Of course, the decision to proceed immediately presented the Japanese Studies program with another, more methodological challenge – namely, how to successfully implement an assessment project. We were forced to ask ourselves what might be the most effective strategies for assessing learning outcomes in Japanese language classes, given a limited amount of time and resources. First of all, we chose to keep this initial project fairly simple, following Walvoord’s reminder that “assessment need not be complicated” (2004, p.6). Therefore, we selected more standardized (product-driven) assessment methods, what might be termed “pen and pencil” evaluation, such as multiple-choice, true/false or short answer tests. In so doing, we were well aware of various criticisms of such an approach, as well as alternative (qualitative) approaches that seek to assess, for example, problem solving skills through real-world, task-based language performance (Herman, Aschbacher and Winters, 1992; Bachman and Palmer, 1996; Norris, Brown, Hudson and Yoshioka, 1998; Bachman, 2002). Nevertheless, especially at an elementary level, the primary purpose of FL instruction often involves rote learning, or rather, the necessary memorization of appropriate lexical, morphological and syntactic choices. Learning Japanese, for instance, requires an eventually extensive acquisition of kanji vocabulary, so relying on traditional methods (assessing student command of the target language, as opposed to critical thinking skills) seemed justified.
Key Terms in this Chapter
Assessment Methodology: Can be quantitative, qualitative, or some combination of the two.
Student Learning Objectives: A specific set of learning goals for a given course. A main purpose of any assessment is to determine if, and to what extent, the course is achieving its goals, and thus turning objectives into outcomes.
Foreign Language (FL) Instruction: In an American university setting, the teaching of languages other than English. At the elementary level, such instruction typically focuses on grammar, vocabulary, reception (listening/reading) and production (speaking/writing).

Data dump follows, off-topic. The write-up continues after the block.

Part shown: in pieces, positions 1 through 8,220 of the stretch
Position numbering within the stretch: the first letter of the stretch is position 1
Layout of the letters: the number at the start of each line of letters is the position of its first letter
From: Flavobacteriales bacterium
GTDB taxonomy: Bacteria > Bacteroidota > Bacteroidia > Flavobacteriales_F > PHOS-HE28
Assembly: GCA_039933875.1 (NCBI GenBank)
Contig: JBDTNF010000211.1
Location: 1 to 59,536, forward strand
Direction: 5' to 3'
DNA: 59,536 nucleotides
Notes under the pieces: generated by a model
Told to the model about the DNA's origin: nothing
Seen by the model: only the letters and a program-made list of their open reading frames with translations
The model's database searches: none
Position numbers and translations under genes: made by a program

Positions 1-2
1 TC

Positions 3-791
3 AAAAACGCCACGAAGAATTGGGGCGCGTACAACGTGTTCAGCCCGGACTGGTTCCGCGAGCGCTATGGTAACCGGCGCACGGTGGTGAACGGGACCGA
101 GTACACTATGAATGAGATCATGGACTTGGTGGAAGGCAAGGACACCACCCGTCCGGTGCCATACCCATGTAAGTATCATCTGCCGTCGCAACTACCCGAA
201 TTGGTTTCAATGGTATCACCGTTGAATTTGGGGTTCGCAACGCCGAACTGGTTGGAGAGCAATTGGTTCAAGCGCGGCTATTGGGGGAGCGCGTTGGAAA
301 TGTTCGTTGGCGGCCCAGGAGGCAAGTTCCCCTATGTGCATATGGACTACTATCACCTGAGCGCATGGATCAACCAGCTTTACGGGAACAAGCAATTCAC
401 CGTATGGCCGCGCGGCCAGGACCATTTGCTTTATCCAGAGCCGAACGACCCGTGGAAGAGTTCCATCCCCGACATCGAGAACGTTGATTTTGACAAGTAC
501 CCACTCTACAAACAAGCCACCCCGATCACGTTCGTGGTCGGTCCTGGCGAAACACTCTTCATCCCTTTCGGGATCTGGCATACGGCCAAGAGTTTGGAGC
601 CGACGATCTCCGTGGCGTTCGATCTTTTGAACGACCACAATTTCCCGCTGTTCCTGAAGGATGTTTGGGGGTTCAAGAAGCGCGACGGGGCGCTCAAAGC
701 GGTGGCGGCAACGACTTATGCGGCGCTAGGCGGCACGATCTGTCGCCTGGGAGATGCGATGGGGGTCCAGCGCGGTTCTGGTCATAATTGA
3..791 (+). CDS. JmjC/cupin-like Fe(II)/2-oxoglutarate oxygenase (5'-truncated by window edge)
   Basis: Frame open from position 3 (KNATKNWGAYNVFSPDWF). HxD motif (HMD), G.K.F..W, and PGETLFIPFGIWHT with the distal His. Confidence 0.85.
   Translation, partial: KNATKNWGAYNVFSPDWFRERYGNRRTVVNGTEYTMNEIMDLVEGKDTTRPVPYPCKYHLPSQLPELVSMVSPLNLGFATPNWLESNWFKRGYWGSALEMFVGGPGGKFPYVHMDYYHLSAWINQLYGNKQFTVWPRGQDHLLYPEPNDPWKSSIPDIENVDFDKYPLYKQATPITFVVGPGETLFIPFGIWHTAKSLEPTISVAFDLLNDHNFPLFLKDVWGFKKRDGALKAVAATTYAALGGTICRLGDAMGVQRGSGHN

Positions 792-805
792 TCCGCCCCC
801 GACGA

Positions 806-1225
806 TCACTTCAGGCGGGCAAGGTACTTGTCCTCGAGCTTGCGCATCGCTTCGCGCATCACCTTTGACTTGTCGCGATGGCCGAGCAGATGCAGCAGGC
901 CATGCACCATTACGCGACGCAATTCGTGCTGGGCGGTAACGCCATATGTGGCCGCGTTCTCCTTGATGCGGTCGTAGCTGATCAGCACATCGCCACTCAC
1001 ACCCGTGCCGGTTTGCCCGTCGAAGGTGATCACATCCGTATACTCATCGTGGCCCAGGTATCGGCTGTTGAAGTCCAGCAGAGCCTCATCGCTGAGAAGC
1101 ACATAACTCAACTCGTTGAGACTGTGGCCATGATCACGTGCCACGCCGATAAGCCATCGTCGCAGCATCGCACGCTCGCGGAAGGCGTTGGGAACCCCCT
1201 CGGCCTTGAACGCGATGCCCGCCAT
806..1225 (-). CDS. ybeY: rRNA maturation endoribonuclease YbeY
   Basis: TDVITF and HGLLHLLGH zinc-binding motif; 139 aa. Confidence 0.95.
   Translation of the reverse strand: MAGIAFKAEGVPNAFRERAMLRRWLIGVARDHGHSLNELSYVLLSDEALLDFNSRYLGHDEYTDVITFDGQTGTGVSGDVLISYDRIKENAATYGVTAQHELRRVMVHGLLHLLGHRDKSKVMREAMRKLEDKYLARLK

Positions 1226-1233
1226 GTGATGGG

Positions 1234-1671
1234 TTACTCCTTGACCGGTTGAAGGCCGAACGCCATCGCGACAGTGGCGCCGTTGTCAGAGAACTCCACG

Nazo Nazo: Japanese quizzes or riddles, used here as a game or task for Japanese language instruction, especially listening comprehension skills.
Relative Clause: A subordinate clause used to modify nouns. Relative clauses are introduced by the relative pronouns who, whom, whose, that and which.
Loop: A model of assessment as a circular, recursive and multi-stage process: the identification of student learning outcomes, the selection or development of assessment tools, the gathering and interpretation of evidence, and the use of that evidence to improve classroom instruction (i.e., “closing the loop”).
Katakana: Along with hiragana, one of the two syllabaries in Japanese. Typically, katakana is used to represent foreign words in Japanese.
Syntactic Branching: In generative grammar, refers to the directionality of derivation trees. For example, English relative clause structure is right-branched, while Japanese relative clause structure is left-branched.
Kanji: A Japanese writing system that uses ideograms (characters) originally borrowed from Chinese.
Complete Chapter List
Christopher S. Schreiner
Christopher S. Schreiner
Melissa A. Dyehouse, John Y. Baek, Richard A. Lesh
Suzanne Pieper, Erika Edwards, Brandon Haist, Walter Nolan
John Baer, Sharon S. McKool
Christine Charyton, Zorana Ivcevic, Jonathan A. Plucker, James C. Kaufman
Sheila S. Thompson, Annemarie Vaccaro
Barbara D’Angelo, Barry Maid
Sonya Borton, Alanna Frost, Kate Warrington
Victor W. Brunsden
David A. Eubanks
P. Tokyo Kang, David Gugin
Barika Barboza, Frances Singh
Lorraine Gilpin, Yasar Bodur, Kathleen Crawford
Charlotte Brammer, Rhonda Parker
Daniel F. Chambliss
Deirdre Pettipiece, Timothy Ray, Justin Everett
Sean A. McKitrick
Steven M. Culver, Ray VanDyke
Joan Hawthorne, Tatyana Dumova, April Bradley, Daphne Pederson